In most forums it’s quite acceptable to lurk and read messages until you get the hang of things.  Also remember that no-one on any forum knows everything.  One person may have a lot of herbal knowledge while another will be great at spells.  When I first came on to forums I thought that the mods were all-wise and all-knowing and within my first year I realised that a lot of them had become mods because they were friends of other mods and didn’t actually know a lot!

Quatrains


Quatrains are a form of Irish poetry, written with four verses to a line.  They combine a fixed line length with a polysyllabic rhyming scheme.  I have recently finished my first quatrain, and I don’t mind telling you that it has taken me two months to write.

I chose to write a quatrain as part of a ritual to bind a tree to my tribe.  It was the goddess Sianon who told me to do this and guided me to our tree, which is an ash tree.

I had downloaded an article from the net a while back on writing quatrains and since Sianon is an Irish deity I thought it would be appropriate to write a quatrain.

My quatrain is only one verse (more would have taken far too long and if you’re new to a thing it’s best to keep it simple) but it is the most powerful thing I have written to date.

The Irish poets and druids could curse people with poetry; making satires against people they did not like.  There is a form in the texts called “Glám Diceann” and this form would probably have used quatrains. The Glám Diceann is a curse declaimed by a poet when standing on one leg, closing one eye and extending one arm.  This form of poetry was a potent curse which could blister an opponent’s face or lose him his life.  In addition, a victim of Glám Diceann would be shunned by the community.

I’ve used a form of quatrain called “Ae Freslighe” in which all the lines have seven syllables.  The first and the third verses must rhyme and have at the end of their lines a word which is the length of three syllables.  The second and fourth lines must also rhyme and have at the end of their lines a word which is the length of two syllables.  On top of this the first word in the poem must also be the last word of the poem.

This is why it took me two months to write four lines of poetry.  I’ve had experience writing haikus and my non-ritualistic and non-magic poetry is better when it’s in a constrained form, so that did not give me much trouble.  It was the rhymes that I found very difficult to write as I’m not used to rhymes.

I was introduced to rhyming when I started writing spells and now I’m pretty comfortable rhyming with monosyllabic words, but if it’s more than one syllable I find it difficult.  But just because something’s difficult doesn’t mean that it shouldn’t be done.  Sometimes the rewards are well worth the trouble gone to to do it.

Samhain and Wayland’s Smithy


Samhain is the Irish name for this festival, which modern-day wiccans have appropriated.  The Welsh name is Calan Gaeaf.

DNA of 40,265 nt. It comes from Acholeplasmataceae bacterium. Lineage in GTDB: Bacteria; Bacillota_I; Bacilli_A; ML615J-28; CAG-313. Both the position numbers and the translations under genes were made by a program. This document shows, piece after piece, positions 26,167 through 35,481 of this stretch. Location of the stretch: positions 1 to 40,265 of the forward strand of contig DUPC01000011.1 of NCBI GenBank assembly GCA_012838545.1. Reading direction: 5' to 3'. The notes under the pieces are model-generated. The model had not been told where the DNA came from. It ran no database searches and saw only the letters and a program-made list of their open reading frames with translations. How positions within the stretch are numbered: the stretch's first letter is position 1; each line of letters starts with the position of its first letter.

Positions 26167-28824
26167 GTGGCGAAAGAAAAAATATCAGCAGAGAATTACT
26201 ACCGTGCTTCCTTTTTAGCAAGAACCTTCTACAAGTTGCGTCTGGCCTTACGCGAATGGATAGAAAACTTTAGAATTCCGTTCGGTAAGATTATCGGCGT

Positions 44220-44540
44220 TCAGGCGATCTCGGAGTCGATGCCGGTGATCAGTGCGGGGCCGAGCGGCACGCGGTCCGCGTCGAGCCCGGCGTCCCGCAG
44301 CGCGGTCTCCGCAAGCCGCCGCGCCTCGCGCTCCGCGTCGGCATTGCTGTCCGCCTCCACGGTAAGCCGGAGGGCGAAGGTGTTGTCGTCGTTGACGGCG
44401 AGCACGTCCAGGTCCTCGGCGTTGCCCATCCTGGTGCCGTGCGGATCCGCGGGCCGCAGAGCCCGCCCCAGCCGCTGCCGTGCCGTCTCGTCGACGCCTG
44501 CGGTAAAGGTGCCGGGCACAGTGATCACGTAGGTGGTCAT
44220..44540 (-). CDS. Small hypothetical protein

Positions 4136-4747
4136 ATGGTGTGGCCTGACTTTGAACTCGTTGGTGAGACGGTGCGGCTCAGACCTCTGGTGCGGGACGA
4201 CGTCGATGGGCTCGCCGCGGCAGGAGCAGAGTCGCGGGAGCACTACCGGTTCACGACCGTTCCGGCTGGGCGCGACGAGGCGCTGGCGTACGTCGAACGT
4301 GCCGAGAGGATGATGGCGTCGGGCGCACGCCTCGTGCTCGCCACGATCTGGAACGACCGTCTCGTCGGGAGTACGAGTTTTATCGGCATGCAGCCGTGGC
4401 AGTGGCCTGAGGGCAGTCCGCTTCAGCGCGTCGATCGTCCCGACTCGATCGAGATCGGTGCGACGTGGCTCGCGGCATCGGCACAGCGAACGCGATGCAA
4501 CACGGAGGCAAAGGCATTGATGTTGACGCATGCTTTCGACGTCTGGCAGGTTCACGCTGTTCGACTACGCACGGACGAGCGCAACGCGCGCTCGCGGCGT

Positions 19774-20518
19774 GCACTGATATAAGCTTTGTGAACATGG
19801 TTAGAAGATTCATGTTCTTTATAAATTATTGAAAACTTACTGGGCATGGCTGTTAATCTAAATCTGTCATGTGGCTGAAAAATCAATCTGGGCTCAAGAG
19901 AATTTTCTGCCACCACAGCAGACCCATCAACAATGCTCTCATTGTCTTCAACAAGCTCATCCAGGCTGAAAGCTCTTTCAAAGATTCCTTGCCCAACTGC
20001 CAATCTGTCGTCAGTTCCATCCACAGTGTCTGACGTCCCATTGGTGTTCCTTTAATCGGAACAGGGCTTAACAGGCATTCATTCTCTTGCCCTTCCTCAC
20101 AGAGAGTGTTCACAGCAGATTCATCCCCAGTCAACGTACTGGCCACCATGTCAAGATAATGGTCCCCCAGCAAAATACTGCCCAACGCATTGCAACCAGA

For Samhain we went to Wayland’s Smithy, which is an iron age burial mound.  Neither of us have family graves/ashes for a good few hundred miles, so we honour the dead there.

Previous people had lit a candle in the chamber.  We made offerings of hair and my betrothed suggested an offering of two tuppenny pieces, which we pushed into the stones.  Afterwards the car did get re-shoed (new tyre put on that day got a flat) but we need to see what the garage say to decide whether that was a normal or occult experience.  More on this later.

The next day was Samhain itself.  We lit candles in the kitchen and had our food there, while telling stories about our dead relatives and dead cats.  We also performed the dumb supper.

The dumb supper is when you lay out a place for your dead relatives with all the food and drink you would eat.  You have your meal and then throw away any uneaten food.

We also did a dead roll, which is when you recite the names of dead relatives (we also added the names of dead cats) and I used it to invite them in.  We didn’t see any of the dead this year, but hopefully we will next year.

The Druids


This is a book on the druids as seen by the Roman Empire.  It compares and contrasts accounts of the druids from the Graeco-Roman period and also concerns itself about what was going on in that period of the time.

This book will be very interesting to anyone who has studied accounts of druids by the Graeco-Romans, but unfortunately this is the first book I have read on the druids and I found myself losing interest in the book.  Obviously I need to read more about what was written about the druids by the Graeco-Romans and then come back to this book.

I did find the part on the etymology of the word “druid” interesting: it seems that scholars have cast doubt on the fact that it is tied to the oak.

This book is interesting from a scholarly perspective; from a pagan perspective it will not do anything to improve your practice of paganism.